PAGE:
Why Visit Tsitsikamma?

Tsitsikamma is where adventure meets natural beauty. Picture thick, emerald forests with winding rivers wedged between and pristine shores lapped by the Indian Ocean. This region extends along the Garden Route in South Africa's Western and Eastern Cape. It's a popular destination, particularly for birders, photographic enthusiasts, outdoor enthusiasts, and hikers.

The Tsitsikamma region is a narrow belt of coastline consisting of dense forest and pristine beaches stretching for 80km from Nature's Valley and into the Eastern Cape. A 77m-long suspension bridge extends across Storms River Mouth, leading to pathways trailing past thickets of ferns, orchids, lilies, and coastal fynbos. The right time of year will bring sights of southern right whales and dolphins easily seen from the shoreline.

The Tsitsikamma National Park's evergreen forest is home to ancient yellowwood and milkwood trees – one of which dates back more than 800 years and extends for 40m above the forest floor. Small antelope hide amid foliage while shy otters dart through the gently flowing rivers. Experienced hikers can take on the acclaimed Otter Trail or explore the rugged coastline. Keep an eye out for the area's prolific birdlife – including the endangered black oystercatcher.

If you want more adventure, glide along on zip lines through the treetop forest canopy some 30m in the air or venture across the Storms River Pass on a Woodcutters Journey, where visitors can follow in the footsteps of elephants that once walked the well-worn trail. For those who need to cool off, discover the schools of fish that can be found around the reefs in Storms River Mouth.

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Frequently Asked Questions

We've taken the liberty to answer everything you may need to know about visiting Tsitsikamma

  • Most people fly internationally to South Africa into Cape Town Airport or Johannesburg Airport – and from here, there are daily flights to and from Port Elizabeth.

    The most exciting and flexible way to appreciate Tsitsikamma to its fullest is by hiring a car. This affords you the ability to explore the area at your own pace, as well as the luxury of spontaneity and being able to stop as much or as little as you fancy to get those snaps! It’s also the more wallet-friendly option as you do not pay for a guide, vehicle, or accommodations. This area is the place to do so if you are a fan of self-driving holidays!

    According to international standards, the roads are extremely well signposted, in excellent condition, and offer lots of opportunity for gas/petrol stations and loo breaks along the way. Of course, our scenery means the journey itself is half the fun!

    Our Rhino Africa Travel Experts are very well-versed in arranging private or group transfers for those who do not fancy driving themselves.

  • The Tsitsikamma Canopy Tour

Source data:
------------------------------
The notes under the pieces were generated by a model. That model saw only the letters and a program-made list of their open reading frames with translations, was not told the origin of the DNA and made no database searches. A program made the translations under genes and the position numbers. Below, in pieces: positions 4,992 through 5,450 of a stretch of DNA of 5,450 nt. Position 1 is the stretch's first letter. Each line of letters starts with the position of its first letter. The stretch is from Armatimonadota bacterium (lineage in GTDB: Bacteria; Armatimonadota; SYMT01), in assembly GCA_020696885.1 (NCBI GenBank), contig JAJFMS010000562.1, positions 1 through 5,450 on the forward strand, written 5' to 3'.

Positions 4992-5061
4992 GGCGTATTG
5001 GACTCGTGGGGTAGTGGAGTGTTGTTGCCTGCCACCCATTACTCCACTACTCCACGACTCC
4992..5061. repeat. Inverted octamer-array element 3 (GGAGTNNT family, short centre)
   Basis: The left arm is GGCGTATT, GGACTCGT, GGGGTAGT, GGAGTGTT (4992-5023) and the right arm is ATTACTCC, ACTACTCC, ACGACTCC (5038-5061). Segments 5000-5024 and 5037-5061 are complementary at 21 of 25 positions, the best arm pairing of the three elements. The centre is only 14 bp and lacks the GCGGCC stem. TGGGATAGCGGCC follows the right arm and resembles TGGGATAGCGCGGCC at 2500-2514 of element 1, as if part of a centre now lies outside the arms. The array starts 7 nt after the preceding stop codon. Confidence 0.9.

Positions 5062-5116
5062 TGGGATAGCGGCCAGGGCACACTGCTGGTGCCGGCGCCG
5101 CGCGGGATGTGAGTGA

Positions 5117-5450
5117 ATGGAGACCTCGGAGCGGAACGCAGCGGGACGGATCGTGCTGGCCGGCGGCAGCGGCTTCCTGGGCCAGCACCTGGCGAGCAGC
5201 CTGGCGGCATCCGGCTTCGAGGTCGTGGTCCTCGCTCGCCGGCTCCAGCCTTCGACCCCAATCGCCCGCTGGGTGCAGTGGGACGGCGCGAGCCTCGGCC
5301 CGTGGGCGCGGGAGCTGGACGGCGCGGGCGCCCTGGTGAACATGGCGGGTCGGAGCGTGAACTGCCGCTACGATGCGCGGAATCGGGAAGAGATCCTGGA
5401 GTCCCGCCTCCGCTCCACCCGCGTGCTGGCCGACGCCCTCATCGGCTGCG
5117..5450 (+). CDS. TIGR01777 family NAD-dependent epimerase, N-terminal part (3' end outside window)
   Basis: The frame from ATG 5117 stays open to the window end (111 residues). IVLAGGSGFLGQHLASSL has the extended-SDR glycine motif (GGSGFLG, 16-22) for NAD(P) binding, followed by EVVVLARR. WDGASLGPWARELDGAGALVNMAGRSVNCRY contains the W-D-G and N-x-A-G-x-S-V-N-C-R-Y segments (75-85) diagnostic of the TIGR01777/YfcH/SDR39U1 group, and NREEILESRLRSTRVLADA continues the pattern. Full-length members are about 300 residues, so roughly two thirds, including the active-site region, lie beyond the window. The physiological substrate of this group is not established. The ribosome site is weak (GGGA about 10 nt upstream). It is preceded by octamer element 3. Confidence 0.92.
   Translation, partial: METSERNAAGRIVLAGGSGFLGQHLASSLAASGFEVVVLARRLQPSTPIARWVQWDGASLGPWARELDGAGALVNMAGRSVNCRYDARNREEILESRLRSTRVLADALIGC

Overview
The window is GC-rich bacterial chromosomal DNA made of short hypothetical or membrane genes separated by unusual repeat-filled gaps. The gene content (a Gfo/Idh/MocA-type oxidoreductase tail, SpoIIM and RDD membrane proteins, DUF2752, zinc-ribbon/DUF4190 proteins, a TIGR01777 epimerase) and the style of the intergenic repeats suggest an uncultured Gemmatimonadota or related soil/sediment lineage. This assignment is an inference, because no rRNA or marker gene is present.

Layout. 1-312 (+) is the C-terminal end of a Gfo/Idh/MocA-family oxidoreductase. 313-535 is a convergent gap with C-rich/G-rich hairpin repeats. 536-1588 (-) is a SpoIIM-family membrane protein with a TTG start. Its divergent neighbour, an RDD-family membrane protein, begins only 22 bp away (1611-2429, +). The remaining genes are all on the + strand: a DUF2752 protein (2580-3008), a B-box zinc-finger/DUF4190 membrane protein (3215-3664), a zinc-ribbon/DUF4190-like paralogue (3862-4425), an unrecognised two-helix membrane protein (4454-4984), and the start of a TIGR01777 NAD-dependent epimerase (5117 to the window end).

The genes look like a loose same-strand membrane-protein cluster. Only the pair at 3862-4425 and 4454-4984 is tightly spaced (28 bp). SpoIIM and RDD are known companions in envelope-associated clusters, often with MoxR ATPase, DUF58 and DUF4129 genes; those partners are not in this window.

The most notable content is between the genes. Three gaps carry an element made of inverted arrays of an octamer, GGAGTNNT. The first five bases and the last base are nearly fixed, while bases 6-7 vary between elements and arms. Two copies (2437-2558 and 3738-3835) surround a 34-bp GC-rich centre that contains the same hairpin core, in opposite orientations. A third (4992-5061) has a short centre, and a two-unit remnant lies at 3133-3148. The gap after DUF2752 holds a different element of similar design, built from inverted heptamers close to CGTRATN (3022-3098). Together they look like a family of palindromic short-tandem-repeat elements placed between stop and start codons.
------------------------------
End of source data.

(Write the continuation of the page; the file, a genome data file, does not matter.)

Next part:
The Tsitsikamma Treetop Canopy Tour in Storms River lets you channel your inner Tarzan or Jane fantasy. You generally start 30 metres in the air, with canopies built around ancient Outeniqua Yellowwood trees, some of which, according to rumours, are up to 700 years old.

    Hiking Trails
    Your only problem with hiking will be trying to pick a trail! Some of the more popular hiking routes include the shorter Mouth, View Point and Lourie Trails, the longer Waterfall and Blue Duiker Trails. Then there are the multi-day (pre-booked and very popular) Otter, Dolphin and Tsitsikamma Trails.

    Bungee Jumping
    Keep your courage in check and take on the highest bungee jump in the world. Bloukrans Bridge extends over the steep ravines hovering over the Storms River. This is a must for daredevils and thrill-seekers.

    Kayaking
    Kayak along the steep ravines and meandering waterways of Storm’s River before transferring to a lilo for a leisurely float/paddle up the Storms River gorge. From this angle, adventurers can soak in the scenery at a leisurely pace.

    Nearby Animal Sanctuaries
    Get acquainted with feathered and furry friends at Birds of Eden and its neighbouring Monkeyland in the Crags. Birds of Eden’s 2-hectare expanse is the largest free-flight aviary globally, while Monkeyland boasts 18 different primate species from lemurs to langurs. Jukani Wildlife Sanctuary is also within walking distance and provides a safe home to big cats.

  • You can see dolphins all year round. However, the southern right whales only migrate seasonally to breed and calve in the winter months. They are mostly seen between August and October, with possible sightings in June and July as well.

  • Tsitsikamma is part of the Garden Route and has a Mediterranean Maritime climate, which means moderately hot summers, and mild to chilly winters. It has one of the highest rainfall areas in South Africa. Most of the rain occurs in the winter months, brought on by the humid sea winds from the Indian ocean. The Garden Route's temperate weather falls between two climatic regions of summer and winter rainfall, so it rains mostly at night, which keeps the area perennially green.

    Spring (Sept): You can feel spring in the air by the end of August and into September. October can be pretty mixed because just when you think summer has arrived, another cold front moves in.

    Summer (Nov - Mar): The months of November to March are warmer, with December to February seeing midsummer daily temperatures of about 24-30ºC /75.2- 86ºF.

    Autumn (May): Temperatures start cooling down from about April, but it can still be very pleasant until June.

    Winter (Jun - Aug): The days may be bright and warm, but it gets cold in the evening and can be rainy overnight (8 -17ºC / 46.4-62.6 ºF)

  • No, Tsitsikamma is malaria-free, making it perfect for families with small children and those who would rather avoid those taking prophylactics.

Some more useful Tsitsikamma Travel Tips

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